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[wannabe dad] Brian's perspective on finding acceptance & moving forward

Hey #wannabemom followers, Brian here. On this episode of "Brian Hacks Teri's Blog," I'm going to tell you about the months after my surgery, the struggles I experienced and the ultimate #adultdecision we had to start thinking about.

After my surgery in August, the next couple months were rough for me mentally (which I hid most of the time) and physically.

  • I had a difficult time accepting that I couldn't do what I should be able to do as a man and give my wife a child

  • I had a hard time coming to terms with the fact I wouldn't be able to pass along the Morgan family genes, like my *stunning* good looks and witty humor

  • I had a hard time dealing with the fact that I was #broken

Luckily for me, I have a rockstar wife that was there for me whenever I needed a shoulder to cry on. I also have some pretty awesome friends that I leaned on a few times as well.

The physical recovery took much longer than I expected. I didn't feel back to normal for over two months after surgery. Every little bump, nudge or rub felt like I had been kicked in the groin by a horse.

Today, I am 100% back to normal and feel no physical pain from the surgery.


It was time to starting asking the hard questions.

  • What do we do next?

  • How are we going to pay for it?

  • What happens if we don't agree on a decision?

  • Should we adopt?

  • Should we go the donor sperm route?

  • Do we ask one of our friends if we can buy one of their kids? (just kidding😆)

For me, the decision came easy. For my wife, not so much.

I knew in my heart that if I couldn't pass down my genes, I at least wanted our future children to have my beautiful wife's DNA––her huge heart, soft smile, funny sense of humor and absolute intelligence (she was salutatorian, you know).

I also want Teri to have the opportunity to carry a child. Since she has zero issues according to all the tests, I want to experience pregnancy with my wife. I want to experience the miracle of child birth.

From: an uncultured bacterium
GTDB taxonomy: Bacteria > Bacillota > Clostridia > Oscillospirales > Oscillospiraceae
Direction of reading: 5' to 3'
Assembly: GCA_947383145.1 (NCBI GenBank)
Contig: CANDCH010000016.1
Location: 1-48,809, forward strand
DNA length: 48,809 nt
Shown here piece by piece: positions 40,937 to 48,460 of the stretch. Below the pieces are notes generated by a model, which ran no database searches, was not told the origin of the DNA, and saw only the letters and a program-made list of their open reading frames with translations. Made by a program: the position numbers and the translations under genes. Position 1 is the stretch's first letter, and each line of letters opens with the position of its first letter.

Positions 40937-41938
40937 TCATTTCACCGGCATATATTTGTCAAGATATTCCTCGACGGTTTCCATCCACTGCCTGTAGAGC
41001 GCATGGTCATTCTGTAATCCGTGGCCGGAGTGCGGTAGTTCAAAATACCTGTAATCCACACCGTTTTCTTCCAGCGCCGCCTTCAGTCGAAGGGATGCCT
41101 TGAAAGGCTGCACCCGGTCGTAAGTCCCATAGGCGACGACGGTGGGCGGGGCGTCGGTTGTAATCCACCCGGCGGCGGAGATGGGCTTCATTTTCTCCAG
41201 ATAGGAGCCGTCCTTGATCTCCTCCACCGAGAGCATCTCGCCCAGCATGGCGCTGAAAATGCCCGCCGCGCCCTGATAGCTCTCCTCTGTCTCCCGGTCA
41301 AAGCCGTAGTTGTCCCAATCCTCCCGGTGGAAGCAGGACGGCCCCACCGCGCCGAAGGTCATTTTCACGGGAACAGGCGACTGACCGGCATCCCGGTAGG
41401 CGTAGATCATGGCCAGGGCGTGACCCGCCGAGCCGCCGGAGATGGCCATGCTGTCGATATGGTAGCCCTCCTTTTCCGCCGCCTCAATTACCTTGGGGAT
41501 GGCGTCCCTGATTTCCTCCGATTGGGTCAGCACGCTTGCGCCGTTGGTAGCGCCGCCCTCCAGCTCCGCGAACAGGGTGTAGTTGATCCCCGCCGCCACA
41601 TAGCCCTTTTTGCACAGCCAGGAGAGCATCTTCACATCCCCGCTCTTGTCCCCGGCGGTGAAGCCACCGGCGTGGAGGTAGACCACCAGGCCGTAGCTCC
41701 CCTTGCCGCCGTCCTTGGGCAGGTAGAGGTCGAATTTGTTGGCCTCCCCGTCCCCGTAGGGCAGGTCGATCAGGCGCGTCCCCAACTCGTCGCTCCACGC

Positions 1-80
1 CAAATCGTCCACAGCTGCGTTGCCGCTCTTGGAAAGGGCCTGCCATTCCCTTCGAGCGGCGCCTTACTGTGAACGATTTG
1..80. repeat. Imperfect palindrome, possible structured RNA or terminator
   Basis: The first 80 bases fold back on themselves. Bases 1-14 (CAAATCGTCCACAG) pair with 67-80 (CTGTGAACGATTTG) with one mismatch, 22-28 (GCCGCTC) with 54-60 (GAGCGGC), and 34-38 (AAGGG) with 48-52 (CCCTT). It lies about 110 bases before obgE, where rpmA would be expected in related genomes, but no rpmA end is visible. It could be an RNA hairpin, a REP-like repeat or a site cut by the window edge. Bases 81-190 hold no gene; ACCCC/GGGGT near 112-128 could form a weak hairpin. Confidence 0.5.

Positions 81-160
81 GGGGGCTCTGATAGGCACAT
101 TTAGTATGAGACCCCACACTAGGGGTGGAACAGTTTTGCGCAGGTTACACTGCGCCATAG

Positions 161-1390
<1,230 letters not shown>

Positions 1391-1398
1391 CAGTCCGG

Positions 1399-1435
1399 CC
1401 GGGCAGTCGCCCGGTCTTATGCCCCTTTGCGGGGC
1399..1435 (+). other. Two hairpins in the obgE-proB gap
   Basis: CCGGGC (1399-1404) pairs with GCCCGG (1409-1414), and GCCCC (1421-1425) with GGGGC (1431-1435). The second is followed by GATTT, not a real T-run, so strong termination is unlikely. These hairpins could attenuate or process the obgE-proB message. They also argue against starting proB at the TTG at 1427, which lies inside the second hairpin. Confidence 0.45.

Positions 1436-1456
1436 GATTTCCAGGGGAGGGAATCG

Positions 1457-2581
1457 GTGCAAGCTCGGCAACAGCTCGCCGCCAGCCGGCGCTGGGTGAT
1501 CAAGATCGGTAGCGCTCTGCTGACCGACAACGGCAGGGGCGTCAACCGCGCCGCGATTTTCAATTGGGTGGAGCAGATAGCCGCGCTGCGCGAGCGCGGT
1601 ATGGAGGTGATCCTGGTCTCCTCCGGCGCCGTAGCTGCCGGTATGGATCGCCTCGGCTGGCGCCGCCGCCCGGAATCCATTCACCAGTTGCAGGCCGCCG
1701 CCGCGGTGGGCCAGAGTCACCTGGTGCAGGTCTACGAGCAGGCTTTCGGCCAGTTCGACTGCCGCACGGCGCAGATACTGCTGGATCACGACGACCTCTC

I'm an "it is what it is" kind of guy. I don't see much gray area––it's either black or white. While this is definitely one of the biggest decisions I've ever had to come to terms with, I knew in my heart that all the other roads were closed and the donor sperm route was the only highway home.


Teri and I are the perfect fit–while we are opposite in so many ways, we truly complete each other with our differences.

I was able to come to a decision easier (and faster) than she did. She struggled much more than I did with the results of my surgery. I can't even begin to tell you how many tears she shed or how many times she asked God #why?

If you know my wife, you know her heart. It's giant. It's kind. It's tender. It's merciful. And because of her heart, my wife feels much harder than I do.

She battled through the treacherous what ifs:

  • "What if we go donor route and he's a bad person?"

  • "What if he is a rapist?"

  • "What if he is serial killer?"

  • "What if he doesn't look anything like you?"

  • "What if our future children want to meet him one day?"

If there was a "what if", my wife was thinking it. She also struggled with he fact that if we go the donor route, she would have to have someone else's sperm inserted inside of her. Someone we would only know as a donor number. Someone we would never even be able to meet.

A complete stranger.


While I was ready to make this decision, Teri still needed time.

So, after her FDA-required bloodwork, we decided to take a little break on this #journeytoparenthood. Everyone grieves differently, and she still needed to wrap her mind around our new reality. So I knew I had to be patient. I had to give her some space to grieve. I had to give her time to process everything we had been through thus far, and all the unknown of what was to come.

I had to let her set the pace.


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